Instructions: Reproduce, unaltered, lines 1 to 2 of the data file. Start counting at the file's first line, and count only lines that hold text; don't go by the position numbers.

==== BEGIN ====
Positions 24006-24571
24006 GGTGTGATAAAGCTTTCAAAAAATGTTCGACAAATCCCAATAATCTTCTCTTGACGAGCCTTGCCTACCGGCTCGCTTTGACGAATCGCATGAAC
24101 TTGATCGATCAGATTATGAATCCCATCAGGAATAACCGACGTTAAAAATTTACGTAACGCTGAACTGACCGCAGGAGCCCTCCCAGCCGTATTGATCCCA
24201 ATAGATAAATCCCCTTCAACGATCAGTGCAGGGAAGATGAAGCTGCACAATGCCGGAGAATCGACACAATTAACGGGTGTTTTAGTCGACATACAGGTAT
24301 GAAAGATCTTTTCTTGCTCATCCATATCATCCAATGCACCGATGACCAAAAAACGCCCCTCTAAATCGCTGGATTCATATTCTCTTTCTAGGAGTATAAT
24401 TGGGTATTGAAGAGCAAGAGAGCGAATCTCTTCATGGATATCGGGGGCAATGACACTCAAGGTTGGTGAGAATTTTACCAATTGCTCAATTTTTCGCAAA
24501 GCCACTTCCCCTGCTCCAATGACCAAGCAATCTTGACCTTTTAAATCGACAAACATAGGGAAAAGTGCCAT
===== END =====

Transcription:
Positions 24006-24571
24006 GGTGTGATAAAGCTTTCAAAAAATGTTCGACAAATCCCAATAATCTTCTCTTGACGAGCCTTGCCTACCGGCTCGCTTTGACGAATCGCATGAAC